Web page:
Background: Arsenic is a potent human carcinogen and toxicant. Elevated concentration of arsenic in drinking water is a major public-health problem worldwide. We evaluated risks of adult mortality (due to cancer and cardiovascular and infectious diseases) in relation to arsenic exposure through drinking water.
Methods: A cohort analysis was applied to survival data prospectively collected during 1991–2000 in a health and demographic surveillance system in Matlab, Bangladesh, where tubewells were installed beginning in the early 1970s. A total of 115,903 persons aged 15 or more years on 1 January 1991 were available for analysis. In this period, 9015 people died and 22,488 were lost to follow-up. Arsenic exposure data were derived from a survey in 2002–2003 of past and current water use and arsenic concentrations in all tubewells. We estimated risk of excess mortality in relation to arsenic exposure, using proportional hazards models.
Results: Even at low levels (10–49 μg/L) of arsenic in drinking water, we observed increased risk of death due to all nonaccidental causes (hazard ratio = 1.16 [95% confidence interval = 1.06–1.26]). Increased risks at exposure of 50–149 μg/L were observed for death due to cancers (1.44 [1.06–1.95]), cardiovascular disease (1.16 [0.96–1.40]), and infectious diseases (1.30 [1.13–1.49]). We observed clear dose-response relationships for each of these causes.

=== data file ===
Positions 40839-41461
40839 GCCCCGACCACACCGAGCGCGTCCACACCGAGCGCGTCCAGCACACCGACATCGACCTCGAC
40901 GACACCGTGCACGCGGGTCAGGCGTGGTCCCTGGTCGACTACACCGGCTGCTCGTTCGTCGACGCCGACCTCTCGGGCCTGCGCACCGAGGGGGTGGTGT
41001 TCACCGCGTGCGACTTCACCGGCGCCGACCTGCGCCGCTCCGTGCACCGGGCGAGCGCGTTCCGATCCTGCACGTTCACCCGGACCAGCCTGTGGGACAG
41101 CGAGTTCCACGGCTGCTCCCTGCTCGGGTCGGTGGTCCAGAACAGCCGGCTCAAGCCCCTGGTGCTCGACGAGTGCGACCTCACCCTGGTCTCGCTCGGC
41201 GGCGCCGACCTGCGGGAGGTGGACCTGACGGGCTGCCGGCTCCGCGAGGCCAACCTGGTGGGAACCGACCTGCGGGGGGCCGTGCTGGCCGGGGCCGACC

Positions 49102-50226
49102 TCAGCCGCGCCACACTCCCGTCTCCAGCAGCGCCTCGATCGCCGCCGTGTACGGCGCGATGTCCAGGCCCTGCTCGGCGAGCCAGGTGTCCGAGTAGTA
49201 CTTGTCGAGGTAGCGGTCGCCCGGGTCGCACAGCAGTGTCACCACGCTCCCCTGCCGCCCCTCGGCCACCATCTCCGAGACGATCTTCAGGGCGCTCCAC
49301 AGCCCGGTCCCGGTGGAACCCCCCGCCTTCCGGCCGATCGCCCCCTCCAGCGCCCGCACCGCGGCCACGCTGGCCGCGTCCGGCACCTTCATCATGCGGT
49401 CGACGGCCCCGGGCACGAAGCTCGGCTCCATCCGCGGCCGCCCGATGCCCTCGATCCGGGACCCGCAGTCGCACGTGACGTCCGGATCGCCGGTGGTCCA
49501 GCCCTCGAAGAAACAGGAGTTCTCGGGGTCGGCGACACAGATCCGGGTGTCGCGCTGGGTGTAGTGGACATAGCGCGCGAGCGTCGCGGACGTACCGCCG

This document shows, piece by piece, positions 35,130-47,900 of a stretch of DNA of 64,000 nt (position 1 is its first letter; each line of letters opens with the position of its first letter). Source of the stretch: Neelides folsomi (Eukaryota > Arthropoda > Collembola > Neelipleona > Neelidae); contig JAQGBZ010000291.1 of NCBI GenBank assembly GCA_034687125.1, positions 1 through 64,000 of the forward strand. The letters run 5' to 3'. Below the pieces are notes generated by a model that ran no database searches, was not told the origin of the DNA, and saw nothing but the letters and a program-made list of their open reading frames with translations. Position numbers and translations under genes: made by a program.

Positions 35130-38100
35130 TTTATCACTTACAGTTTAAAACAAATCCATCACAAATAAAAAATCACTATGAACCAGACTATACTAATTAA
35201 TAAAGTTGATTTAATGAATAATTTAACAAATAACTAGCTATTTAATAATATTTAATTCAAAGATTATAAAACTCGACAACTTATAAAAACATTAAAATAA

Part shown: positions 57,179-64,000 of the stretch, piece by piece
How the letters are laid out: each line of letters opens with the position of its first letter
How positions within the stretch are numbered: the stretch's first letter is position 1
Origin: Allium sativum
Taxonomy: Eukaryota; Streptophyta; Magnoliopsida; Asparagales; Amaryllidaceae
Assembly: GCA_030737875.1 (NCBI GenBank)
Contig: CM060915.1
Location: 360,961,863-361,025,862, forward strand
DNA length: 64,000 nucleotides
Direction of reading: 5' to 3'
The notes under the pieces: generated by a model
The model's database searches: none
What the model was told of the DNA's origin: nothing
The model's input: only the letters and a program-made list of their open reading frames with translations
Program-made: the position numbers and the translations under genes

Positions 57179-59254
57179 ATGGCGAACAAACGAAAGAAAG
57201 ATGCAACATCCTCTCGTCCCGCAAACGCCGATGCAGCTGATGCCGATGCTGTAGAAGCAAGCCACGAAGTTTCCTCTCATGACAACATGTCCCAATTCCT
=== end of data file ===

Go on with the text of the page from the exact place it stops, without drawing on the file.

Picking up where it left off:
Conclusions: Arsenic exposure through drinking water has generated excess adult mortality after 20–30 years of exposure.
From the aDepartment of Women's and Children's Health, International Maternal and Child Health (IMCH), Uppsala University, Uppsala, Sweden; bICDDR,B, Dhaka, Bangladesh; and cInstitute of Environmental Medicine, Karolinska Institutet, Stockholm, Sweden.
Submitted 31 July 2008; accepted 2 March 2009.
Supported by Swedish International Development Agency (Sida) (Donor ref U11 BB/1.5.-3, 1998–05440 and U11 BB/1.5.-3/A), the World Health Organization (WHO) (Donor ref SE/01/037664), and the United States Agency for International Development (USAID) (Donor ref 388-G-00–02–00125–00).
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Correspondence: Nazmul Sohel, Department of Women's and Children's Health, International Maternal and Child Health (IMCH), Uppsala University, SE 751–85 Uppsala, Sweden. E-mail: firstname.lastname@example.org.